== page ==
I don't think your limitation is your action. Your limitations are that you are shooting factory ammo through factory barrels. Before you go dumping a lot of money into a custom rifle
, you really should start handloading.
My advice is to get a good single stage press, a good beam scale, a basic lathe style case trimmer, three or four reloading manuals, and dies for both rifles. Be selective about your reloading components and buy them in quantities you can afford when they are available.
Glass bed your rifles in their respective stocks, making sure to free float the barrels, and put decent glass on them with plenty of internal adjustment. Once you have developed good loads for your rifles, shoot them until you have worn out the factory barrels.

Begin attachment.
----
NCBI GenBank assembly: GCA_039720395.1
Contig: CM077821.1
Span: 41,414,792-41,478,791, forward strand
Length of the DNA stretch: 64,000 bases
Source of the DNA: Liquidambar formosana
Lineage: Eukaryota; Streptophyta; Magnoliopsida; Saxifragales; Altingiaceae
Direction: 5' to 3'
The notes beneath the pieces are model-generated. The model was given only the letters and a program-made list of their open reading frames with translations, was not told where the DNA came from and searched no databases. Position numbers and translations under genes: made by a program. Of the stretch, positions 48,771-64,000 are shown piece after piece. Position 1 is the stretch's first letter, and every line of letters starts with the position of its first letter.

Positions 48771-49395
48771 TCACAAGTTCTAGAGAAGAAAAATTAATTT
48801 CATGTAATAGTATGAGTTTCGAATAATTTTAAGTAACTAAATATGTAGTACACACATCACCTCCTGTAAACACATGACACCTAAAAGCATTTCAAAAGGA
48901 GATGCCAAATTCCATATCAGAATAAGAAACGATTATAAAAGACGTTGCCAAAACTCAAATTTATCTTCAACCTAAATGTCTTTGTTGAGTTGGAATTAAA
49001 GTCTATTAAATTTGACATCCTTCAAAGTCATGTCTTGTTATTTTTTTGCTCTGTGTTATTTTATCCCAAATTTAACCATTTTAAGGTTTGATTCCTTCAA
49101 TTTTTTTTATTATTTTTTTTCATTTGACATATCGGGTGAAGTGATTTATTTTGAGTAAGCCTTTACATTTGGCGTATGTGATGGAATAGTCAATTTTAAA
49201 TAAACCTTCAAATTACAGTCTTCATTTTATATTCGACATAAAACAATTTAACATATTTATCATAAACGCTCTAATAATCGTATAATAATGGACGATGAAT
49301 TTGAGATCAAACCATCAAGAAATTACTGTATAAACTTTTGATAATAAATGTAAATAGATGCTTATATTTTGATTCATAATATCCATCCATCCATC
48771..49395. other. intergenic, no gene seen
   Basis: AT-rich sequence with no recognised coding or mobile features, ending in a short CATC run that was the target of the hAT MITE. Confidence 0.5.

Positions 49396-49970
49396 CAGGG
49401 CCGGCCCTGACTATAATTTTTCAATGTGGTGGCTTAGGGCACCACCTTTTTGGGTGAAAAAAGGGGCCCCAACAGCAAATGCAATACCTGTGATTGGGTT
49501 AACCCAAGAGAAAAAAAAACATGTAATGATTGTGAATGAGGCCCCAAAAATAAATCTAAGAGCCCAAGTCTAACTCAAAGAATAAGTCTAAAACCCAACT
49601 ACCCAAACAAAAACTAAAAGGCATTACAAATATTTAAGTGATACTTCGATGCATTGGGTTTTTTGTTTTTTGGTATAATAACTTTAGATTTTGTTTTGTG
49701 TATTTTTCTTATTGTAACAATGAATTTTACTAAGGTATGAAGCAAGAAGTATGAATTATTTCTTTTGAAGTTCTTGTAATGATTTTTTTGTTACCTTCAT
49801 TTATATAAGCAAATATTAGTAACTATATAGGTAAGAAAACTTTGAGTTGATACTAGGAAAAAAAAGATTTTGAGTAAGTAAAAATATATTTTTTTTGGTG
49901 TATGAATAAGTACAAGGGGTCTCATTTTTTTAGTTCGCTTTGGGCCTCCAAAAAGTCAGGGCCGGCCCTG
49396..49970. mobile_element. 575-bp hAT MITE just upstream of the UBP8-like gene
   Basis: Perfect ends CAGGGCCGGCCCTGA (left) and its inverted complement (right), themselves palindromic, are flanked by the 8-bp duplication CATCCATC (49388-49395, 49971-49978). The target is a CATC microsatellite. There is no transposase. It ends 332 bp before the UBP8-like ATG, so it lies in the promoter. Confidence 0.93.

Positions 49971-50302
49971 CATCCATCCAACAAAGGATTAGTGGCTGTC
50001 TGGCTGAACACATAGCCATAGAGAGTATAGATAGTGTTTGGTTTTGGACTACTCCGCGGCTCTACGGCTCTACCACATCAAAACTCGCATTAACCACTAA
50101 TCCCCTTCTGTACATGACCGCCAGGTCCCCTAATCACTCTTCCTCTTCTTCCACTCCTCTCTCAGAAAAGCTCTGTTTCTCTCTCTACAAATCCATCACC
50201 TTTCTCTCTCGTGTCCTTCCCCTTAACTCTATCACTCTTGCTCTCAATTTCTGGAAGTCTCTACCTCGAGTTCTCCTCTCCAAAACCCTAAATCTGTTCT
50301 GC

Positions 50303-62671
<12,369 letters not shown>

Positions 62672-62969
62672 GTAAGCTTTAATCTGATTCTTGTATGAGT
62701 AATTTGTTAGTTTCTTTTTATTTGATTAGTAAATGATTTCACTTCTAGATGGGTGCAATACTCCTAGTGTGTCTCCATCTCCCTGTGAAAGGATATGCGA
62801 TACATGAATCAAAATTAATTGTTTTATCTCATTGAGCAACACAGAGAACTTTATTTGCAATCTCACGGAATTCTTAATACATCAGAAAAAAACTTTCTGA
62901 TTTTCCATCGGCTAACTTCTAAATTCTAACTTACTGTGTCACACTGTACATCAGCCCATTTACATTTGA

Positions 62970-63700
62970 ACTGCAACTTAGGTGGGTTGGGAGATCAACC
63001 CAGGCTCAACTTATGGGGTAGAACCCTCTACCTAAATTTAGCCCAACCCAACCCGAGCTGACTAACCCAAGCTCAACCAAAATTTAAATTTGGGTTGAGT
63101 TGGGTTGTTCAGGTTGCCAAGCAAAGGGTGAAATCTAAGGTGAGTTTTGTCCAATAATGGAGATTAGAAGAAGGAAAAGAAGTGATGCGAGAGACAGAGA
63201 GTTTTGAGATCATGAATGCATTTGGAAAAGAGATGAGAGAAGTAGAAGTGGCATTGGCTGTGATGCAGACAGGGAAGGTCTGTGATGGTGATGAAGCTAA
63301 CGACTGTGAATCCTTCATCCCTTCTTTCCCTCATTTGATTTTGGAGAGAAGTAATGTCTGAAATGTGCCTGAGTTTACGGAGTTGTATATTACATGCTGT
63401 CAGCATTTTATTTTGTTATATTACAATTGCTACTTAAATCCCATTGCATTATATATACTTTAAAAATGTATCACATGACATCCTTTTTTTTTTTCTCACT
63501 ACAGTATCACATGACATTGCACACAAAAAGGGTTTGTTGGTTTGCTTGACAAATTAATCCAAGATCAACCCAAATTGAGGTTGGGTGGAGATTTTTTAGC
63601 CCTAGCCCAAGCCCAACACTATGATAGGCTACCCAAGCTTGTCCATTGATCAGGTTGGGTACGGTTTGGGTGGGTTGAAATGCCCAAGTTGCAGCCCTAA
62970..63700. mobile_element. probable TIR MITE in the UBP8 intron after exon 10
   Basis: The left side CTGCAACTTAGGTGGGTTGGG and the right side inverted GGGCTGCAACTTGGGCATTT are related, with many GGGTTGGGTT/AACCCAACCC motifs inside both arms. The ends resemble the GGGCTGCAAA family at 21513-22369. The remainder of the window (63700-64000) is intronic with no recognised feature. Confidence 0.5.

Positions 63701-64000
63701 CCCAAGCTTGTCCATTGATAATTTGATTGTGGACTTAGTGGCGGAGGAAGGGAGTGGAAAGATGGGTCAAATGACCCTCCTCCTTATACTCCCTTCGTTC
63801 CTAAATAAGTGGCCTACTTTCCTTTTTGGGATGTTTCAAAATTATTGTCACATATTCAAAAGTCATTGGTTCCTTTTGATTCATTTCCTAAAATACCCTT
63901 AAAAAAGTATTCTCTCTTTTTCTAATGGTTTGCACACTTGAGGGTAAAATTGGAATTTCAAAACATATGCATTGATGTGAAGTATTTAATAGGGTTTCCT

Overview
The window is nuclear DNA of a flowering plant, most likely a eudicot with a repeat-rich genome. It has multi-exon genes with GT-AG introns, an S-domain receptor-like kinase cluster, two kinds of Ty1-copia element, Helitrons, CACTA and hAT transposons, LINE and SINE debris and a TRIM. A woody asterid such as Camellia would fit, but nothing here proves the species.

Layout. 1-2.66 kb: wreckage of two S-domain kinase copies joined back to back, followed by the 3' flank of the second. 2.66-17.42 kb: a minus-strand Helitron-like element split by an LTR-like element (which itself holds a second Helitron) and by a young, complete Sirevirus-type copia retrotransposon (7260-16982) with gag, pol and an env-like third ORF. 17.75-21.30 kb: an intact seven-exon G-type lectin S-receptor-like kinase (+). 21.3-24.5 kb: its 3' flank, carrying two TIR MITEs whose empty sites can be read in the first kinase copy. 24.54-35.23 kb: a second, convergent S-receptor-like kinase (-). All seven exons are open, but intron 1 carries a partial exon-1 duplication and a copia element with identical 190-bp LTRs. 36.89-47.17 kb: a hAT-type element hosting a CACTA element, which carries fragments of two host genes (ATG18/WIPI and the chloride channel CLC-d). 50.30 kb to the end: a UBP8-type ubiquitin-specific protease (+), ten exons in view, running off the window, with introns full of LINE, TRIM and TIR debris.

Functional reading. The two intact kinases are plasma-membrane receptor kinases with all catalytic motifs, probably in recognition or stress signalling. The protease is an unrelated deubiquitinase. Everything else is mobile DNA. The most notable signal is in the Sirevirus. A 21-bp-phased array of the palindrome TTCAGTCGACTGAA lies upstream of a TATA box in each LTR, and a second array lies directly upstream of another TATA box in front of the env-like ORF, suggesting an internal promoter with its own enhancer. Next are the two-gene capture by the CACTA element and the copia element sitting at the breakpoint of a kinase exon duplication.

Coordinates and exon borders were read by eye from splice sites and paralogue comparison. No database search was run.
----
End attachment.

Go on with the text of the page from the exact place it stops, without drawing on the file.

When it's time to hang new barrels on them, then decide if you want to go with a different chambering. By that time, you should have the skill to exploit the accuracy of a custom barrel and increased ballistic potential from going with something more powerful.
You can focus on pouring money into a custom rifle
if you want to, and there is nothing wrong with that if that is truly what you want, or you can focus on improving the nut behind the trigger. I believe that putting your time and money into honing your skills as a rifleman and handloader will pay bigger dividends in the long run.